Thanks to everyone who joined us for the WSSM-ECT Training Net for Thursday, April 22nd! We had 12 check-ins on the repeater and 2 on DMR. The net started on time, at 7:00PM. Tim KB1HNZ served as moderator.
One announcement was made by Dave KB1FGF, who mentioned having a 4-way coax switch available for free to anyone who needed one, and he was also looking to sell his Connect Systems CS801 DMR radio.
The topic for the evening was SKYWARN, which focused on some of the things that a new Net Control station should be aware of, including where to find information about approaching hazardous weather, when and how to activate a net, on which frequency to operate, what to ask for, and how to log reports.
Tim KB1HNZ talked about the new SKYWARN Official Supporter program that was rolled out on Tuesday, which is designed to encourage more participation in SKYWARN from the ham radio club and EmComm group level.
Eric N1RXR talked about some of his experiences operating as Net Control for SKYWARN, and stressed the importance of good listening and asking for a specific location when taking reports.
Following the net on the repeater, we took call-ups for weather reports on the DMR SKYWARN Talk Group (759) to help familiarize participants with the SKYWARN talk group.
KB1FGF Dave, Scarborough, ME (FM)
KB1IIR Luke, Madison, NH (FM)
K5RN Frank, Planto, TX (Echolink)
KC1OLX Tom, Gorham, ME (FM)
KC1JMH Brad, Waterboro, ME (FM & DMR)
KC1OER Norris, Portland, ME (FM)
N1RXR Eric, New Gloucester, ME (FM)
KC1NZD Rick, Peaks Island, ME (FM)
KC1HBL Ben, Buxton, ME (FM)
WX1D B.J., Kennebunk, ME (FM & DMR)
KU1U, Corey, Sabattus, ME (Echolink)
W1QUI, George, Auburn, ME (FM)
This was a fun training. SKYWARN is an important topic that we’ll be revisiting again in the future, and we’ll also work on getting more involvement on the DMR side of things, by helping to update code plugs and programming radios if needed.
Please join us this evening, at 7:00 PM on the W1QUI 147.090 (+ / 100) repeater, for our monthly ECT Training!
We’ll first meet on the repeater, where we’ll exchange traffic and share announcements, and introduce our topic for the evening, which will be SKYWARN. We’ll talk about the SKYWARN activation process, how a typical net occurs, and answer any questions that come up.
After that, we’ll move over the the DMR SKYWARN Talk Group (759), where we’ll take do a call up for weather reports (which may be real or simulated).
During our presentation for the Maine Virtual Hamfest last month, we mentioned the creation of a new program to encourage greater participation in SKYWARN. I’d like to personally invite your organization to consider becoming an Official Supporter of the NWS Gray SKYWARN Amateur Radio Team.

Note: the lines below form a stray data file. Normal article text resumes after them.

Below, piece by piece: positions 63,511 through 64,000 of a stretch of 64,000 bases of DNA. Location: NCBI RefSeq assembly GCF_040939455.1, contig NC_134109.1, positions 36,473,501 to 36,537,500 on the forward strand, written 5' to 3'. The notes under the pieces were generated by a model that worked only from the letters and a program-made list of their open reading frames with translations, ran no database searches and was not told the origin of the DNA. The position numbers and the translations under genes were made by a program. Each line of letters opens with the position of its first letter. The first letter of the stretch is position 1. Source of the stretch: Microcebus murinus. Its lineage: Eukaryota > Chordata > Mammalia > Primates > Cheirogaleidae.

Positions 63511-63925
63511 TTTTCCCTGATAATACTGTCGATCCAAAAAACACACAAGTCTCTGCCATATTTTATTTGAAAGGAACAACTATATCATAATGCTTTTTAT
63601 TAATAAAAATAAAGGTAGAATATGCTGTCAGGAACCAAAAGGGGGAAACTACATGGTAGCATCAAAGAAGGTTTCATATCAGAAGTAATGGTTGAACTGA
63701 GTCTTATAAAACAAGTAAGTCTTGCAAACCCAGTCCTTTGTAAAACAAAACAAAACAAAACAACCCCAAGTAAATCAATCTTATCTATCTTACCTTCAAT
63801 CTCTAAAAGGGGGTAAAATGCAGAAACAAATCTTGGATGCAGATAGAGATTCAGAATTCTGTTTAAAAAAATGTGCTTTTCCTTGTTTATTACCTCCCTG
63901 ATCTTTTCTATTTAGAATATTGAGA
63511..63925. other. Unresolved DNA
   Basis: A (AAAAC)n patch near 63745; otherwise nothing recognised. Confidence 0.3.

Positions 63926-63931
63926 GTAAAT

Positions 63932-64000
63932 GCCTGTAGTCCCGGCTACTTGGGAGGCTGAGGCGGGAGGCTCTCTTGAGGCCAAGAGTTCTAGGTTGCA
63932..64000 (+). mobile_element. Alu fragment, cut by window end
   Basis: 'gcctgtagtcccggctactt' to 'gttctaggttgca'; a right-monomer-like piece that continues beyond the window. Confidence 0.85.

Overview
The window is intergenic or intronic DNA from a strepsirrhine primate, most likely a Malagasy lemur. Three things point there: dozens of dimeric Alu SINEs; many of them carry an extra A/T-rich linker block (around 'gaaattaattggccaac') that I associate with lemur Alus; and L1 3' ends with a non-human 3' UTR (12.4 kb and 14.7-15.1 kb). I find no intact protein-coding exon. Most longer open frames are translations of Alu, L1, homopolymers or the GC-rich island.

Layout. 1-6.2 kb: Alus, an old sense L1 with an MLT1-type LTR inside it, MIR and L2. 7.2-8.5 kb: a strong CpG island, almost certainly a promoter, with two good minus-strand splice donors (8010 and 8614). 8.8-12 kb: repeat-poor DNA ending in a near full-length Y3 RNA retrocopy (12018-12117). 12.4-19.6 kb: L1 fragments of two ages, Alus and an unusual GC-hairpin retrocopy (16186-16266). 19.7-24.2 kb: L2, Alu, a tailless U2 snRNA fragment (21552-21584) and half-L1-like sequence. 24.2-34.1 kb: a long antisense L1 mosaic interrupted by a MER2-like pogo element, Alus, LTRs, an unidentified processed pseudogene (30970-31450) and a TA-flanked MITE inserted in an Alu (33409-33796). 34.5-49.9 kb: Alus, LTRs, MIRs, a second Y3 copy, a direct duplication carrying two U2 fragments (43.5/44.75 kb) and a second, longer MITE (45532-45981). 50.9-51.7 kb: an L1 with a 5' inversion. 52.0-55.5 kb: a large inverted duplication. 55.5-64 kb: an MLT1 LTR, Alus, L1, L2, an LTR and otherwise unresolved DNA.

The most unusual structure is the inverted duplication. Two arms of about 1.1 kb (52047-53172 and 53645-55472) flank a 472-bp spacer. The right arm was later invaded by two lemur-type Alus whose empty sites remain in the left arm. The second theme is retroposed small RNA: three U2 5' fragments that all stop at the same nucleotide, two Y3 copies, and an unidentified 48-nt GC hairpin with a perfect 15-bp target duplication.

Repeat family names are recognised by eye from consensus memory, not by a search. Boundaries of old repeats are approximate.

Due to the enormous size of the Weather Forecast Area that NWS Gray is responsible for, which includes most of western and southern Maine and the entire state of New Hampshire, the task of covering it for SKYWARN is challenging. The only way we can effectively cover all of it is to lean on the support of local nets spread out across the entire area. That’s where the Official Supporter program comes in.
Many hams are naturally weather enthusiasts and you may already know a few who are, but an interest in weather isn’t necessary to take part. When hams put their radio skills to use by volunteering as a SKYWARN radio operator, they practice one of the most important ways they can apply those communications skills. SKYWARN traffic occurs real time, during ongoing weather events, and forecasters use the information exchanged to create, update, and validate warnings, which can save lives.
Being part of the NWS Gray SKYWARN Amateur Radio Team is a meaningful way to experience the hobby while making a positive impact on our community.
As an Official Supporter, we recognize that your organization will embrace SKYWARN as a way to enhance the amateur radio experience, use it as a real-time training and preparedness tool to sharpen Emergency Communications skills, and to provide a vital service.
Tim Watson, KB1HNZ
Here’s how you can help:
Criteria to earn Official Supporter status:
Commit at least one (1) liaison to SKYWARN, and one (1) local Net Control operator (this can be the same person or different people within your organization.
Activate local nets as needed or as requested by NWS throughout the year.
Participate in regional drills and exercises throughout the year.
Maintain a list of trained SKYWARN Spotter ham radio operators within your organization.
Assist in hosting SKYWARN Spotter training in your area.
Actively support and promote the SKYWARN program within your organization and community.
What you’ll receive:
Guidance from NWS Gray SKYWARN leadership and support materials.
Access to the SKYWARN net reporting form.
Certificates and recognition for your team’s efforts throughout the year.
Official SKYWARN swag.
A special logo representing your team’s status as an Official NWS Gray SKYWARN Supporter.
Your organization will be listed on the NWS Gray SKYWARN website and in future press releases as an Official Supporter.
Click here for more information about the NWS Gray SKYWARN Amateur Radio Team.
Join us this evening, April 15th, at 7:00PM on the 147.090 repeater, for our monthly meeting on-the-air.
On the agenda, we’ll review minutes from the most recent Monthly Meeting, in which we talked about Membership Outreach, describe a new feature on the website called Helping Hams, where club members can coordinate helping each other out with ham radio projects, and make announcements about upcoming items of interest. For tonight’s topic, we’ll be asking you to reflect on your first Amateur Radio QSO.